Five Friday Facts #69


WeChat downloads up by 3000% in Indonesia
According to a recent report by Daily Social, WeChat has met an unprecedented level of growth in Indonesia. The increase is attributed to a TV advertisement that introduced the Chinese chat app’s launch in the market. Japan’s chat app Line had recently claimed the top spot on Google Play’s rankings; however, WeChat’s recent surge in popularity has bumped Line down to second as WeChat quickly overtook the first place spot. Whatsapp ranks third on Google Play’s top downloads, while KakaoTalk has been knocked out of the top 50, to 52 amongst free apps on mobile platforms. While a majority of WeChat’s users are based in China, Daily Social notes that the app has gained in excess of 300 million users in the past two years. In terms of the total number of downloads, WeChat still tips its hat to Whatsapp and Skype; though it is important to note that WeChat is also amongst the newest chat apps around, having only launched domestically in 2011. Equally important is the fact that “WeChat” was the result of a rebranding in 2012, that introduced languages beyond Chinese, such as English, Russian and Indonesian to name a few. As WeChat becomes increasingly accessible on a global scale, it will surely become an increasingly intimidating contender for both local and global chat apps to face.

3.2 billion accounts registered on Chinese social media sites
In China, the growth rate of social media has been unprecedented to say the least. The latest figures indicate that there are roughly 597 million active social media users in China. These social media users are also using multiple platforms; Citing an infographic via Go Globe, TechInAsia reported that these users have also registered a total of 3.2 billion accounts across the top 10 social platforms in China. Overall, more than 9 out of 10 internet users in China are on social media (91%)–a surprisingly large margin in comparison to the 67% of netizens on social media in the United States. Go Globe‘s infographic also indicates that social sharing increased by 60% in 2012, and 9 out of the top 10 social media sites have at least 100 million registered users. The largest demographic of Chinese netizens on social media belongs to the bracket of 26- to 30-year-olds (30%), followed by 31- to 35-year-olds (21%) and 19- to 25-year-olds (19%).

On Facebook, videos have double the engagement of YouTube videos
Socialbakers recently reported that brands were more likely to reach fans through videos posted to Facebook rather than YouTube. The data indicated that brands still prefer to post videos on YouTube; the sample presented a distinct bias for the video-sharing platform, with 4,731 videos posted on YouTube, compared to 554 Facebook videos. Facebook’s engagement rate for brand videos came out to an average of .22%, more than double YouTube’s engagement rate of .10%. Socialbakers notes that this may be because Facebook videos can be directly streamed from the mobile news feed, whereas YouTube links are redirected out of mobile apps. Facebook videos saw 10 times more viral reach than YouTube videos as well. It is interesting to note, however, that both kinds of videos were met with similar levels of interaction types, with 77% likes, 16% shares and 7% comments.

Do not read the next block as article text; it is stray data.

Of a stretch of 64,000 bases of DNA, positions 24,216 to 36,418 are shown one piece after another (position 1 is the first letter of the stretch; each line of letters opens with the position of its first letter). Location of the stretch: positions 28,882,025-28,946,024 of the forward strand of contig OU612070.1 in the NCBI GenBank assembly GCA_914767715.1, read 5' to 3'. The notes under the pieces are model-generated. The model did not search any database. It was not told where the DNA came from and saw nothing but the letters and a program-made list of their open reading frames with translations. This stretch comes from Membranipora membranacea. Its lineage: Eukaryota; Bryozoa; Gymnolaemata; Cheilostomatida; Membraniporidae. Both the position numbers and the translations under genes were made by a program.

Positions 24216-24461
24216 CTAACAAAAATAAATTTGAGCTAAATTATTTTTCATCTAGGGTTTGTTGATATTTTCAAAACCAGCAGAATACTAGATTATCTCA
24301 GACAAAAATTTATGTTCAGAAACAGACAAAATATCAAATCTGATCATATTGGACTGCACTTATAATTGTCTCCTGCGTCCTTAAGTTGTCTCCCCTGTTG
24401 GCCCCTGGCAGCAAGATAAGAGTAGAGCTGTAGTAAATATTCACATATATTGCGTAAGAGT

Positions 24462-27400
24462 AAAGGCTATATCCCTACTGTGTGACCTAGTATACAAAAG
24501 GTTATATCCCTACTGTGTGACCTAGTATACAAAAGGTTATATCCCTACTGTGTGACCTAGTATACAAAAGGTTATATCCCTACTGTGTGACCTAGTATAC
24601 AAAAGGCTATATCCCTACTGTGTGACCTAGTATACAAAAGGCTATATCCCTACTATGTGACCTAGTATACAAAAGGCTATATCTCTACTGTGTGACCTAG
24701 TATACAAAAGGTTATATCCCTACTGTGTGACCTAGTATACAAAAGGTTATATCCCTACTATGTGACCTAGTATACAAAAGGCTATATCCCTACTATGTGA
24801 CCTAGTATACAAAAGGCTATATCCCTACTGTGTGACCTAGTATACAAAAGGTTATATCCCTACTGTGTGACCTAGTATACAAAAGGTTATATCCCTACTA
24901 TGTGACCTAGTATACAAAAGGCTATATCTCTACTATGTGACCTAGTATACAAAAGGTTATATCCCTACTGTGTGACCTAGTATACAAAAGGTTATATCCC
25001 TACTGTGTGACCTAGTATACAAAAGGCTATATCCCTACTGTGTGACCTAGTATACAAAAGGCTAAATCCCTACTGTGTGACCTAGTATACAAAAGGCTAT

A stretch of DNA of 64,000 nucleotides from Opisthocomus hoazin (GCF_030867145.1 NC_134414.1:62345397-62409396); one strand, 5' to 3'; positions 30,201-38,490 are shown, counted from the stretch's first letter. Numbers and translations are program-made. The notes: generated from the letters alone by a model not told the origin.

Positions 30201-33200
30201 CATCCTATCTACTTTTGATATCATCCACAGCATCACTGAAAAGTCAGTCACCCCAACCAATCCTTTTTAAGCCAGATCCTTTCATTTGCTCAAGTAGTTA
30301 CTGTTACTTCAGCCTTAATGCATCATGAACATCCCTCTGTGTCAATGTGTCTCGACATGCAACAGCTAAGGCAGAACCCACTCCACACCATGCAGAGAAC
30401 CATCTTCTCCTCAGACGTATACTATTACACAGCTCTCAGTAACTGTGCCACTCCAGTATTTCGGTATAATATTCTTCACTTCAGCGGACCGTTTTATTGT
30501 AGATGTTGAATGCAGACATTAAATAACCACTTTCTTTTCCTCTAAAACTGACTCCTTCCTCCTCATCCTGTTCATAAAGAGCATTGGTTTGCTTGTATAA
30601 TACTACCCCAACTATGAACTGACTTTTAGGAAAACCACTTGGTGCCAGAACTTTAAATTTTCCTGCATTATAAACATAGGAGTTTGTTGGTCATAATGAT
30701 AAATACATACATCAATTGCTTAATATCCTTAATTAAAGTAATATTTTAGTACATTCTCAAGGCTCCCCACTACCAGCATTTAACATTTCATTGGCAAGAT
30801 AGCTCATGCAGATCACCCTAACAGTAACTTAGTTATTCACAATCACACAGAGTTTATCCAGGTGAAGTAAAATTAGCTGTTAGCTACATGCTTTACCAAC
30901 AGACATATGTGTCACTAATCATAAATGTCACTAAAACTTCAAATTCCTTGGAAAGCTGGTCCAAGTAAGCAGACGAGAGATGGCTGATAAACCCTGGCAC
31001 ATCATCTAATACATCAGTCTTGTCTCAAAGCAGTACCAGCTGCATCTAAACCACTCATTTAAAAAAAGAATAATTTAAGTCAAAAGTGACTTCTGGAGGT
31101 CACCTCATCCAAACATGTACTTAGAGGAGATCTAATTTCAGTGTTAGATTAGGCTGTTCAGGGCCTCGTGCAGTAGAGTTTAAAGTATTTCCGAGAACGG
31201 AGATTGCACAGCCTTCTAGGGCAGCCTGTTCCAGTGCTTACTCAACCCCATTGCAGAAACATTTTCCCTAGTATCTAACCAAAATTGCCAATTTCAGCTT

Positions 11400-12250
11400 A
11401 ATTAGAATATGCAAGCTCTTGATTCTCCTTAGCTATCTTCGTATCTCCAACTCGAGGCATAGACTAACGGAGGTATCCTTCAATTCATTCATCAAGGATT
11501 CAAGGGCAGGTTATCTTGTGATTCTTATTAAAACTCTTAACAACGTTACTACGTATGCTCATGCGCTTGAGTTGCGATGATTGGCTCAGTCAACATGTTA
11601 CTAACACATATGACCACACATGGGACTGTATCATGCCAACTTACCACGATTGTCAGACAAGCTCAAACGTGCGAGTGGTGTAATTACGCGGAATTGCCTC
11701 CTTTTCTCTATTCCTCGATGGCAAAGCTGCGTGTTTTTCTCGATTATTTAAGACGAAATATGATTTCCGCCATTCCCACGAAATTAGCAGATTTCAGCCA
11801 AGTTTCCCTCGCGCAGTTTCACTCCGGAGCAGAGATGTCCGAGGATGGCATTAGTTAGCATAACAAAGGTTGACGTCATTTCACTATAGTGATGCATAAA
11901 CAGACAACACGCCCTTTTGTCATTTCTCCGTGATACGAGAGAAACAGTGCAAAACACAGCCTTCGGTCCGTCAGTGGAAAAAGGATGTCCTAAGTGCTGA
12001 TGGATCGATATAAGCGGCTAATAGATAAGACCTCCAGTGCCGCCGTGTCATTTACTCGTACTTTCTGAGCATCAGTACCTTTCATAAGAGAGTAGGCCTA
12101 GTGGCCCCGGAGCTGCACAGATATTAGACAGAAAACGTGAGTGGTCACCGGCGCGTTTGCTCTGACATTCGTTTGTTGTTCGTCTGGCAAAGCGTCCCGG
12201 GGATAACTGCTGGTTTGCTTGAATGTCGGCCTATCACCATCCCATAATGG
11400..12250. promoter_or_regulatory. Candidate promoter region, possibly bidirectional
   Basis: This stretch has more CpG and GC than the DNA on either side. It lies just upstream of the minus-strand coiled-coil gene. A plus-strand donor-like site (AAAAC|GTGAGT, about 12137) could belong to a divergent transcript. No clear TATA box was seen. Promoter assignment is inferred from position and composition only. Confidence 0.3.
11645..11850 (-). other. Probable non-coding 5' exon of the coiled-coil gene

57% of Sina Weibo statuses are empty
Citing a recent study conducted by Hong Kong University, China Internet Watch demonstrated that Sina Weibo users are not nearly as active as you might think. The survey was based on a random sample of 30,000 users, and indicated that 57% of the Weibo timelines were completely blank. Although there are reportedly 503 million registered users in total as of December 2012, this data whittles the number of Weibos with at least one post to a mere 220 million. China Internet Watch also notes that the survey’s data is extrapolated to reveal that only 30 million users are likely to publish at least one unique post in a given week, potentially challenging Sina’s assertion that there are 46.2 million daily active users on the microblogging platform.

Traditional media ad spend declines, marketing budgets shift to digital in US
A recent report by eMarketer indicated that  traditional media ad spend was continuing to decline as more marketers increased focus and spending on digital media. Based on a survey of US marketers in February 2013 (as commissioned by the American Marketing Association, and conducted by the Duke University Fuqua School of Business), the findings confirm the downward trend in spending on traditional media. Indeed, this decline is neither steady nor subtle; while August 2011 had seen a promising increase of  1.3%, marketing spend quickly turned around to decline by .8% in February 2012. The rate of decline accelerated rapidly, to show that marketers had decreased traditional media spending by another 2.7% in February 2013.

eMarketer notes that this decline in traditional media is in favor of increasing spend on digital media. Interestingly, the changing ratio of spending on traditional and digital media differ considerably by sector and industry category. The highest growth in digital spending goes to business-to-consumer brands in the product category; while traditional ad spending will decline by 0.6%, digital spending will increase by a significant 14.6%. B2Cs in the service category will also see an increase of 10.4% on digital media spend. Interestingly, they will also decrease traditional media spending the most across sectors, reporting a negative change of 5.4% over the next 12 months.